For additional information see: Reuters, Yale Project on Climate Change Communication

Sea Level Rise Puts Power Plants at Risk
An April 19 study by science and media non-profit Climate Central identified 287 energy facilities in the lower 48 states, including four nuclear power plants, built less than four feet above local high tide line putting them at elevated risk of flooding from extreme deluges. Climate change has raised sea levels by eight inches since the late 19th century and increases the probability of extreme floods that rise at least four feet above local high tide marks and which normally should occur only once every 100 years. The Climate Central report stated that across all sites, “median odds for floods reaching at least four feet above local high tide lines are 55 percent by 2030.” Facilities at risk are spread across 22 states, but more than one-half are located in Louisiana. Ben Strauss, a report co-author who testified at the April 19 U.S. Senate hearing on sea level rise, warned that flooding energy facilities can cause blackouts, damage to critical access roads, damage to mechanical systems and facilities, oil spillage, oil supply shortages, or even nuclear disasters.
For additional information see: Climate Central, Mother Jones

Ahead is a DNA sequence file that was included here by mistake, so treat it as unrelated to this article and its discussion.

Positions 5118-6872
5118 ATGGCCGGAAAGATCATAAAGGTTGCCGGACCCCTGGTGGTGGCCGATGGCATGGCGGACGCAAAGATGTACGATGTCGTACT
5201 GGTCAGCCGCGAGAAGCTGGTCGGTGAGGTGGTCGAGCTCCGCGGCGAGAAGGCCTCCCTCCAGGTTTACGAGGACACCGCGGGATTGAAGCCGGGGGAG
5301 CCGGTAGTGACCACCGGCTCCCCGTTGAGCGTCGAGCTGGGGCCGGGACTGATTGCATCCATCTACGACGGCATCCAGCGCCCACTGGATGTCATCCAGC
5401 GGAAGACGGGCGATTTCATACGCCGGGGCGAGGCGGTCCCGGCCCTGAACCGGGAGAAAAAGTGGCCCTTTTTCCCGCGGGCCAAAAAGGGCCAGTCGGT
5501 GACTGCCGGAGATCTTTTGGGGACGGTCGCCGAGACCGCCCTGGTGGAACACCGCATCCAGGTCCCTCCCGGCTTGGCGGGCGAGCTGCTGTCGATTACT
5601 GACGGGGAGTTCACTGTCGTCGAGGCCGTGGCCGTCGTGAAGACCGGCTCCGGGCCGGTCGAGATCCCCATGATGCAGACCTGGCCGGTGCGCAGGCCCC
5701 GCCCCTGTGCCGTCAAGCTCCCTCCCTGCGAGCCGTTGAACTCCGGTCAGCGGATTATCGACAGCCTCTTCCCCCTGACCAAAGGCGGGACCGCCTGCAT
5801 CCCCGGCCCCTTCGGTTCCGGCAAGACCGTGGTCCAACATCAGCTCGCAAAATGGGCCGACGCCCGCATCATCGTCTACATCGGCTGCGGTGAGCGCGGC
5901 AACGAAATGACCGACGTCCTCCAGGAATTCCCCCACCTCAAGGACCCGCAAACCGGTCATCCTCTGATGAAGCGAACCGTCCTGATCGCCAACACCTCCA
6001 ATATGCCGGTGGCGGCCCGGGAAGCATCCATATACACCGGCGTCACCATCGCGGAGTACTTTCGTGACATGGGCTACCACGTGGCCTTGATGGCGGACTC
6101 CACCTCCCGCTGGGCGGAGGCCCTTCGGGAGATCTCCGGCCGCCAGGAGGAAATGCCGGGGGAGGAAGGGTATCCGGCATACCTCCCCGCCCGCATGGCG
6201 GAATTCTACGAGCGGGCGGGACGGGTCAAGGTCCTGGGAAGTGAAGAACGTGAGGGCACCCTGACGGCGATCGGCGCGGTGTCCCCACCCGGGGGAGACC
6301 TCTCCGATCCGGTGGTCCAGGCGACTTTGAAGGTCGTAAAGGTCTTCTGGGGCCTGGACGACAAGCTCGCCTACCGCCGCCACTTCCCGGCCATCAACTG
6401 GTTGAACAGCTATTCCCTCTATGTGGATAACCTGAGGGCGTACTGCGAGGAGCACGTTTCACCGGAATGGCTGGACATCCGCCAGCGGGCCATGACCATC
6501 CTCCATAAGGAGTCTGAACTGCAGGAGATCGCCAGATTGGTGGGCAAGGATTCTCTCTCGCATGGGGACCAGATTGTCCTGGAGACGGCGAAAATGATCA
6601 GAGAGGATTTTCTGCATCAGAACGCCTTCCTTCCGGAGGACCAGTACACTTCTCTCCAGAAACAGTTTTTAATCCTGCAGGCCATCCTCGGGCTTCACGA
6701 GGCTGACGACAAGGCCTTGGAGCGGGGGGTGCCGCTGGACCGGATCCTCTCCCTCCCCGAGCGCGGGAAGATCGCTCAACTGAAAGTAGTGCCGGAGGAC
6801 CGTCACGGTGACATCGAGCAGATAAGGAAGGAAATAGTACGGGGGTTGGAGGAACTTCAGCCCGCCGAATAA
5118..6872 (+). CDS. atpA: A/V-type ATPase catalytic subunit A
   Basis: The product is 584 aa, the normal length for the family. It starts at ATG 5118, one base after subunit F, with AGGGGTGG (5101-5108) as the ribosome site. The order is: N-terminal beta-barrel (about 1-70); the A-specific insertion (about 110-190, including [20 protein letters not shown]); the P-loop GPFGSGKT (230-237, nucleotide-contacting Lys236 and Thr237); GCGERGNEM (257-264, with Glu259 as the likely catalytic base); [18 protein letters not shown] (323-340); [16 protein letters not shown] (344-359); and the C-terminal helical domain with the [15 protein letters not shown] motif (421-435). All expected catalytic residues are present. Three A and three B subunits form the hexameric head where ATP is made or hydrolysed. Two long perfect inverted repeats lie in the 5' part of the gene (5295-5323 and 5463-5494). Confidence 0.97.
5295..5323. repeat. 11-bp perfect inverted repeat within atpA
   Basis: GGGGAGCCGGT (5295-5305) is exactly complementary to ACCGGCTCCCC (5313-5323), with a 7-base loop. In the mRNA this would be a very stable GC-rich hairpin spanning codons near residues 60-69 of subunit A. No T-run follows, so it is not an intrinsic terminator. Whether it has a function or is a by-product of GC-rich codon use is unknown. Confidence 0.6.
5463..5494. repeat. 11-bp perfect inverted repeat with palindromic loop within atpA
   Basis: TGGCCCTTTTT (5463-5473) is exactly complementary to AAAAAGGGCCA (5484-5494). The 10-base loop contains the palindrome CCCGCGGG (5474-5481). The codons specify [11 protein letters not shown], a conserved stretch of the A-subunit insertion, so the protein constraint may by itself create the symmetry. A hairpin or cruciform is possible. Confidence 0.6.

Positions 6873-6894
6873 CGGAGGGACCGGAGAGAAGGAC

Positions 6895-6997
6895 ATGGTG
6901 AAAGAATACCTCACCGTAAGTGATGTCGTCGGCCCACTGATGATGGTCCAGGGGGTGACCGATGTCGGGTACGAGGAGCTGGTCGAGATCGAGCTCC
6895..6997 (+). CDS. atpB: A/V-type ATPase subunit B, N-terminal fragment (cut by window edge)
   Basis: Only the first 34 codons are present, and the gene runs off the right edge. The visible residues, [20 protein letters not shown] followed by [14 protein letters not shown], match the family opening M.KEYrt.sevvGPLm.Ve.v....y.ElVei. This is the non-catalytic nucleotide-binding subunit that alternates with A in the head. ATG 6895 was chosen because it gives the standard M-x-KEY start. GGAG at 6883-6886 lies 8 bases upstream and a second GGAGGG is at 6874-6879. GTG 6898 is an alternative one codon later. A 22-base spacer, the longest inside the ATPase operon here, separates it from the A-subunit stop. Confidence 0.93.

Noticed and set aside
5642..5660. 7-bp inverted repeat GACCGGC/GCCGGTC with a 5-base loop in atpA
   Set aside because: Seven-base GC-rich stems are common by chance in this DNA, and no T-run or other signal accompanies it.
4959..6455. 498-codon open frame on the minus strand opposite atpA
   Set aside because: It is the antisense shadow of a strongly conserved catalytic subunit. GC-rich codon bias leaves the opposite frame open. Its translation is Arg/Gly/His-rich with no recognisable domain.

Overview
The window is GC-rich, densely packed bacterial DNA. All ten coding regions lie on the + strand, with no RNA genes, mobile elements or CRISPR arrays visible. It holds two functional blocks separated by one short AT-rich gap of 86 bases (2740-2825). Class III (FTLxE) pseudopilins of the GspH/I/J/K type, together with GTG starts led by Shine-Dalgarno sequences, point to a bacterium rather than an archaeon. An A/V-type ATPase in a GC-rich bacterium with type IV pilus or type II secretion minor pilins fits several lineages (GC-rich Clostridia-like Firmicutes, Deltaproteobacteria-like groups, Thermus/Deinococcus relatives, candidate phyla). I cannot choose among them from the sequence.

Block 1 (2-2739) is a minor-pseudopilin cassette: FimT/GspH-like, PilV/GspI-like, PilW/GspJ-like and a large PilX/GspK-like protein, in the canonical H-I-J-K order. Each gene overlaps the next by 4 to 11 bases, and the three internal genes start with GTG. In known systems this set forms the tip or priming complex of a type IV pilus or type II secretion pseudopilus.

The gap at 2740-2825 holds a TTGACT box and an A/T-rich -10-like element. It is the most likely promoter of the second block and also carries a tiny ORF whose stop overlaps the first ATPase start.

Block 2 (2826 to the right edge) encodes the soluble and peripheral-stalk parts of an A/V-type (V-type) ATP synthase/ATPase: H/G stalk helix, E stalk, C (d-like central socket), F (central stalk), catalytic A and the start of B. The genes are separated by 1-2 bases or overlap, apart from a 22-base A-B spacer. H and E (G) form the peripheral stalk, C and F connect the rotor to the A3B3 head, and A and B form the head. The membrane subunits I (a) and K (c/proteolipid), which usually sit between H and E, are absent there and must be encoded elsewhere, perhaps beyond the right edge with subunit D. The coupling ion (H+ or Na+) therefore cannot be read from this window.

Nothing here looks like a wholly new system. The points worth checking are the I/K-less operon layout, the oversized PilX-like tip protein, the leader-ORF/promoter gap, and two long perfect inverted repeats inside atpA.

Methane Released at Breaks in Arctic Ocean Ice
Data from research craft flown over Arctic ice by scientists from the National Oceanic and Atmospheric Administration’s (NOAA) Jet Propulsion Laboratory (JPL) research identified methane at cracks and in areas with melting in Arctic sea ice.  In their report, published in Nature Geoscience, the researchers stated, "the emissions rate we encountered could present a source of global consequence.” The newly-discovered Arctic Ocean methane may be the newest addition to the list of Arctic positive feedback loops, by contributing to further warming and methane release. Thawing soil releases methane, which adds to global warming, which in turns frees more methane, and so on. This study is the first report of methane from melting sea ice, but the source of the methane remains unknown.  The gas is unlikely to be from sediment in the continental shelf as it was found at locations over the deep ocean.
For additional information see: AFP, The Independent, Science Daily

Warm Ocean Water Linked to Antarctic Ice Melt